Culture Report — Intrinsa Garden Mums
While the multiflora chrysanthemum is native to Asia, garden mums are now ubiquitous autumn plants that offer an array of celebratory colors for harvest time throughout much of North America. The sea of yellow, oranges, and bronzes are accented with white, pinks, and purple as decorations on consumer doorsteps and patios and even spilling into the garden with plantings of packs and quarts or even over-wintered plants from the prior years. Dümmen Orange has launched Intrinsa garden mum technology from Europe to the doorsteps of consumers around the world.
Following the recent opening of our Breeding Technology Centre in the Netherlands, we are now offering Intrinsa, a new brand that will be used to label Dümmen Orange’s product innovations coming from its research and development pipeline. Dümmen Orange aims to shape the future of the floricultural industry and believes in more technology-driven R&D to develop superior and sustainable genetics for customers, retailers, and global consumers.
Understanding is the key: There is no better teacher than nature. By deciphering and analyzing the genetic code of plants, we learn about the precise biological causes for existing or missing resistances. In the next step, Intrinsa uses and develops our knowledge of existing DNA code in commercial varieties by systematically improving and extending crucial traits of a plant. In this way, deficiencies are cured from within, making use of the plant’s intrinsic and natural capabilities. The results are plants that can withstand a multitude of biotic and abiotic stresses.
Plants benefit: No matter how much external conditions try to put pressure on a plant, these varieties stand strong. Intrinsa can offer both resistance against physiological influences (heat, cold, and drought) and resistance against biotic factors (certain bacteria, fungi, viruses, and insects).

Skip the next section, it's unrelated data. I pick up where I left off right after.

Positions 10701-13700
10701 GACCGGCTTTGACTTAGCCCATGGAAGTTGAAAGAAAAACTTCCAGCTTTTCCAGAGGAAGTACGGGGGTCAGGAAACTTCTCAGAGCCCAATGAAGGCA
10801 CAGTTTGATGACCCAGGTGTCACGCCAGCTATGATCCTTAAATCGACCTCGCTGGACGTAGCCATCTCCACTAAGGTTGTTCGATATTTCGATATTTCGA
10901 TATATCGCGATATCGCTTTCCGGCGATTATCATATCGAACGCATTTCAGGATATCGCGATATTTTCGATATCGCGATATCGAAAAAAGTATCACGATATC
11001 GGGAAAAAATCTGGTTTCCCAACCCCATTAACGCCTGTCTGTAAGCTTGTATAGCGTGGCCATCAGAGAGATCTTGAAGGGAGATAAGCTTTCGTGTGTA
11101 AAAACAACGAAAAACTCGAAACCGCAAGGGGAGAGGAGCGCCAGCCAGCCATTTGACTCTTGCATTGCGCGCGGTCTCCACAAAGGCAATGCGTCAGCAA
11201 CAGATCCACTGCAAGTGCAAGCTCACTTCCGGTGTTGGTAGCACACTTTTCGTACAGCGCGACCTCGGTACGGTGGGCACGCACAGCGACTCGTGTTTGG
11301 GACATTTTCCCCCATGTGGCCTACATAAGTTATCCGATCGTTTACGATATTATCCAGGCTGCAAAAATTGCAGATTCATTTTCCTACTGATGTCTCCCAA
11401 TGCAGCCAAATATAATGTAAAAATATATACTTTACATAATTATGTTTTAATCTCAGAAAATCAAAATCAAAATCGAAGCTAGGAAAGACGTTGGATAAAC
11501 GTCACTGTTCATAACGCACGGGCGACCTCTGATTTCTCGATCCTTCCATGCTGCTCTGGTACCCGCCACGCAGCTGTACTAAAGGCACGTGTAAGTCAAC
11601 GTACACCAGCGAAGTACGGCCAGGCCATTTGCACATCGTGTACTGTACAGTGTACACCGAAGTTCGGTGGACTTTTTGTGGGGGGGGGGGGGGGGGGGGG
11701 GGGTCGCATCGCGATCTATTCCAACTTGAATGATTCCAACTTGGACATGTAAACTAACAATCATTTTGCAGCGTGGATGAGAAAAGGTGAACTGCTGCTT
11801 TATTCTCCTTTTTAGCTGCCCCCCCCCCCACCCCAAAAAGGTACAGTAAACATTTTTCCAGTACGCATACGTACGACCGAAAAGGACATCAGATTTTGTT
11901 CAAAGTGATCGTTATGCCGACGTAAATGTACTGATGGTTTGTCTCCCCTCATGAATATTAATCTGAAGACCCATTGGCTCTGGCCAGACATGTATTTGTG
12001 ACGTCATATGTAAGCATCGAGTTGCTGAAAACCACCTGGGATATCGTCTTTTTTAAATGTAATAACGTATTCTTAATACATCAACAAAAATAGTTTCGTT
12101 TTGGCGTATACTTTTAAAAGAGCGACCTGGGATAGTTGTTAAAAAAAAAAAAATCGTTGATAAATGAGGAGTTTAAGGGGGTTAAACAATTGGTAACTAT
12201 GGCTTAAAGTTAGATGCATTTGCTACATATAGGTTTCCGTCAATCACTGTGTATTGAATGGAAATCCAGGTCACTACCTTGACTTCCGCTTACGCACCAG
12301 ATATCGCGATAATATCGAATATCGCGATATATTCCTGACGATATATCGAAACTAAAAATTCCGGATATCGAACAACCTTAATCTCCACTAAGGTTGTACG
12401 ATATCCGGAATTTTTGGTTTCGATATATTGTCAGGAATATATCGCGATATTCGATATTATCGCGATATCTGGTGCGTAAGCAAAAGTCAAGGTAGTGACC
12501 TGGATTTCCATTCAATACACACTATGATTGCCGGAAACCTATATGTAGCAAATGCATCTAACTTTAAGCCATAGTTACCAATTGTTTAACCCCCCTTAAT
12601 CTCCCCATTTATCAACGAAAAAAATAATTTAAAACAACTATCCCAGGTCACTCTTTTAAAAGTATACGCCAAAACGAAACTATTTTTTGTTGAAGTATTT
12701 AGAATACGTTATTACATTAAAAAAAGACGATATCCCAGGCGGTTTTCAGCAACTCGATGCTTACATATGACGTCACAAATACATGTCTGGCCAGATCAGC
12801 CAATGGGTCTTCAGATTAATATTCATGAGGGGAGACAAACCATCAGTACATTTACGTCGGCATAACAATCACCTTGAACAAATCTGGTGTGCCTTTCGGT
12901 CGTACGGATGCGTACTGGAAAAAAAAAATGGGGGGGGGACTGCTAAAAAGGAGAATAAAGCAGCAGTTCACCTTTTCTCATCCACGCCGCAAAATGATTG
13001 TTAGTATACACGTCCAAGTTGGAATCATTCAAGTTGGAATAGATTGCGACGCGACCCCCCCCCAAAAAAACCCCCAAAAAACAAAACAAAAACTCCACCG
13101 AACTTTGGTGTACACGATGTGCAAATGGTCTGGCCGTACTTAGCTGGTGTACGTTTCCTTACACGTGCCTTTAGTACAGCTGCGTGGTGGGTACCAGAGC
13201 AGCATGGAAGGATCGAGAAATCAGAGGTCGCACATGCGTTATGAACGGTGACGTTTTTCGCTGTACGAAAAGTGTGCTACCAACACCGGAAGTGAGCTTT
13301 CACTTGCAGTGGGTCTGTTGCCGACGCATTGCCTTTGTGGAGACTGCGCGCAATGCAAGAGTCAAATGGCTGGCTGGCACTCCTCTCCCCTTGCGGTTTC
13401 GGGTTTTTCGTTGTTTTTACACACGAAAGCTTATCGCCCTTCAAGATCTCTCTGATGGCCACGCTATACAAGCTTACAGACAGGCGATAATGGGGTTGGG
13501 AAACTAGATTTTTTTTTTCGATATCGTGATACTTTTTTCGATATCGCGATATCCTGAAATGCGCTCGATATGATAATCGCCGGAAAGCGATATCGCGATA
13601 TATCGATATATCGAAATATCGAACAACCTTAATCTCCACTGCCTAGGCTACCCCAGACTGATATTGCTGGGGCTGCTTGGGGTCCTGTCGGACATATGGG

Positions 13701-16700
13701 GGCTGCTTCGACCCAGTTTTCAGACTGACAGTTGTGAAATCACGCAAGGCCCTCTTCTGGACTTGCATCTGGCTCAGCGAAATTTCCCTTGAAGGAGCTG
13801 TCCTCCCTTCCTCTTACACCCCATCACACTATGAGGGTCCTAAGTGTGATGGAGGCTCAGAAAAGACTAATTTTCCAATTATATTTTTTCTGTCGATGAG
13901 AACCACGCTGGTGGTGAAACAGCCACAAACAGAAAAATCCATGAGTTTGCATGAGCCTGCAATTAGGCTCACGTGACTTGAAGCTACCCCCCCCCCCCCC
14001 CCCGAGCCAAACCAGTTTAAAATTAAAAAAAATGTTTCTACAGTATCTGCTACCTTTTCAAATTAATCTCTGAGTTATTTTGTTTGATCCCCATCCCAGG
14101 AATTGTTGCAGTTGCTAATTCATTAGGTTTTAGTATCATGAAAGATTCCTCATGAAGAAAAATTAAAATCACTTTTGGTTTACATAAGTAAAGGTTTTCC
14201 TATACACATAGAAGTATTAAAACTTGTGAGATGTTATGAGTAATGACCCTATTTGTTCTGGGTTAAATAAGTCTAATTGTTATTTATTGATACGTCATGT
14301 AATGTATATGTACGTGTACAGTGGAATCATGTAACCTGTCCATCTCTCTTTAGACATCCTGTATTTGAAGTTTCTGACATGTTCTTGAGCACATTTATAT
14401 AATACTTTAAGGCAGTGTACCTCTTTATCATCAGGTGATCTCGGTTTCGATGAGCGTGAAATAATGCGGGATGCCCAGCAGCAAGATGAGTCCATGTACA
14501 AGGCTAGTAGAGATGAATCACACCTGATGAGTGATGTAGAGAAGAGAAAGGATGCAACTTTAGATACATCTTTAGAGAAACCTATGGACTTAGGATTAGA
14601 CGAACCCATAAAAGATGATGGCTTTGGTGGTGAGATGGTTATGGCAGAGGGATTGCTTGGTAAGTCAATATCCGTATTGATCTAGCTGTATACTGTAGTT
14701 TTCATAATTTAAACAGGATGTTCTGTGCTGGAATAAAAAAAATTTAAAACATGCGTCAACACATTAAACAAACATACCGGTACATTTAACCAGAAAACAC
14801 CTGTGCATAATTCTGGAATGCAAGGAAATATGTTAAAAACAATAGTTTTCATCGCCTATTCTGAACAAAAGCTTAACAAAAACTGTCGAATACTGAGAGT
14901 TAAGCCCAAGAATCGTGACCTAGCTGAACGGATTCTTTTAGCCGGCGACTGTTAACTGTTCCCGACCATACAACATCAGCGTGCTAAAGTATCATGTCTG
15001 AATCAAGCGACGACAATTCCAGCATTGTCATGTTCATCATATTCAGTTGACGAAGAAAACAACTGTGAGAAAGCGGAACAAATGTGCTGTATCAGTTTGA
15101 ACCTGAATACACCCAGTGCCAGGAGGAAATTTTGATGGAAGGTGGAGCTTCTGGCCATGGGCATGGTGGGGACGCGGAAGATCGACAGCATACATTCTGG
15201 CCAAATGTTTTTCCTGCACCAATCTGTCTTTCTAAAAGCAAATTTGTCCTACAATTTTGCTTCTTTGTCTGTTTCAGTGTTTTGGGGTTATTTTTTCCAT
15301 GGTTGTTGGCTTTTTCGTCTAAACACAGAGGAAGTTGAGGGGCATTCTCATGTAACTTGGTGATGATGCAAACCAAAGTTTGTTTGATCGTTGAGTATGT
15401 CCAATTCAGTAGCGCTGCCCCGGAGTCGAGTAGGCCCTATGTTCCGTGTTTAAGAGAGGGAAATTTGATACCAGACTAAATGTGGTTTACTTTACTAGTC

Growers and value chain benefit: How much time, money and other resources have been invested by growers in trying to permanently keep all kinds of possible dangers away from their plants? Intrinsa helps growers by doing things right from the start. In addition, it’s perfectly clean: specific health, environmental or public relations concerns resulting from the use of chemical methods now belong to the past.
Within garden mums, a major disease is Chrysanthemum White Rust (CWR) which is a quarantinable disease in North America. While growers do their best to avoid this nuisance, breakouts occur and result in the entire crop being quarantined and destroyed. The Intrinsa breeding program has identified the perfect genetic patterns in chrysanthemum DNA for naturally occurring resistance against CWR. By targeting our breeding with this unique combination of genetics, our collection of chrysanthemums offers growers a bullet-proof insurance policy against white rust infections.
Ditto: Dümmen Orange’s first white rust resistant family, the perfectly matched Ditto family, features a full range of colors, well-suited for monoculture or combinations. An early-season series that will naturally finish in early September and would be perfect for quarts, 6-inch pots, and hanging baskets. It is versatile for black out production for easy programmable production.